Therefore, you want your ADs in-between: not exposed, not super central, all in different compartments.
- Many LaLoon attacks will try to take out your AQ before sending in the hounds/loons, so remember everything I mentioned in part 4b! Attackers will also try to take out an AD at the same time, so if you can keep some distance between her and your ADs that would be ideal (this is so hard to do though omg).
- X-bows pointed up. Always.
- Some people have tried to set the skeleton traps to air to combat LaLoon; I personally don’t think this is effective because the traps do so little damage, and hounds/loons ignore them anyway. I believe it’s better to put them on ground, for the reasons I talk about in part 4b.
- Place two of your black air mines on the two ADs that are furthest away from your AQ. You want these mines to hit the hounds and kill them ASAP.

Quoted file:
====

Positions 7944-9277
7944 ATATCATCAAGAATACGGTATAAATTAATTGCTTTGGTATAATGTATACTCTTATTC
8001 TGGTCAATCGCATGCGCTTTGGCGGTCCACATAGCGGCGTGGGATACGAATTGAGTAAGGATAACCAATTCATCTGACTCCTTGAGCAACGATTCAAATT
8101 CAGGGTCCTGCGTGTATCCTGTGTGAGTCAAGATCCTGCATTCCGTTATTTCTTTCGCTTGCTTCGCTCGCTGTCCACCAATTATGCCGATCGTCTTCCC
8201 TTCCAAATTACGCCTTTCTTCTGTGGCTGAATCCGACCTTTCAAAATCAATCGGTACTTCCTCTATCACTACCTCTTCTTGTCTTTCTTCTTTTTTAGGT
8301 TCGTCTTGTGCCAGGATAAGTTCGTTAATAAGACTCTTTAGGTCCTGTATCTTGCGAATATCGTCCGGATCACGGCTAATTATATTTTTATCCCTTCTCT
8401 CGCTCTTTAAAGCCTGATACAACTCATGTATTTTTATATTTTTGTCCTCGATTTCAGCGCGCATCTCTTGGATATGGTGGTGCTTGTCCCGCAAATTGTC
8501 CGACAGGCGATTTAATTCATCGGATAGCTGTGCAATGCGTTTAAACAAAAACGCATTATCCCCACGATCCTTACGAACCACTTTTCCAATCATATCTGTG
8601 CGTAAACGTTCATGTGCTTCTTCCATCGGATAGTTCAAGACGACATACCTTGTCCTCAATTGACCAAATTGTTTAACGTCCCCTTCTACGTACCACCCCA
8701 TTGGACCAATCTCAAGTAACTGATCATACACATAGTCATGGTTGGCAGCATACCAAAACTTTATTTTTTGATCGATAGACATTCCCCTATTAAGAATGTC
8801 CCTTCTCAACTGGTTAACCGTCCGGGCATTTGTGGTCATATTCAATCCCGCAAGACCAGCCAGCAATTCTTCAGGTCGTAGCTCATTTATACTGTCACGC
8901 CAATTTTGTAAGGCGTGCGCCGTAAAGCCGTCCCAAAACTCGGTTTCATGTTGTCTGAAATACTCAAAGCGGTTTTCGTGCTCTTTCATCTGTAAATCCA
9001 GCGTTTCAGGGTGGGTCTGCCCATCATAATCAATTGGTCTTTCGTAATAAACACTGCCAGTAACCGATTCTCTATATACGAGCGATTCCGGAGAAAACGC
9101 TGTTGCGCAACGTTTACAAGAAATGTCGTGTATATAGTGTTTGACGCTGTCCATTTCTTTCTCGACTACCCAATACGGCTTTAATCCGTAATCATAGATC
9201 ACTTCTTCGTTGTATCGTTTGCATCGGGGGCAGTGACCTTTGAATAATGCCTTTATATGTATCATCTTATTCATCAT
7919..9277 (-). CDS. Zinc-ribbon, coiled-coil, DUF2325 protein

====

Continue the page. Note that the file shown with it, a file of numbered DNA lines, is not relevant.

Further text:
- Make sure your wizard towers cannot cover your ADs. You want the wizard towers to attack the balloons, not the hounds.
- Put your red air mines on the edges of your base, close to defences. You want these to hit loons and not hounds/pups, so keep them far from your ADs.
- Make at least one AD (preferably one that your AQ is not close to, and one that you stack black air mines on) very hard for loons to reach. Because loons go to the closest defence, if you can create a path that goes around the AD, that AD has a chance of staying up long enough to kill the hounds and the loons the AD eventually gets targeted.
A final note: Yes, this is a lot of stuff to think about. No, your base does not have follow every single point I mentioned. This guide is to get you thinking about lots of different design tactics and the reasoning behind them, and you get to decide what is important enough for you to incorporate. Treat your layout as a continual work-in-progress.
I realize this is a long post, but with the amount of strategy that TH9 warring entails, a detailed, comprehensive post was the only way I could give this topic justice. There are some other topics I could have gone into (e.g. moat bases, having 2 DGBs vs. only 1, teaser bases, etc.), perhaps I’ll address those in the future. Thanks for reading; comments, corrections, questions, and feedback is very much appreciated!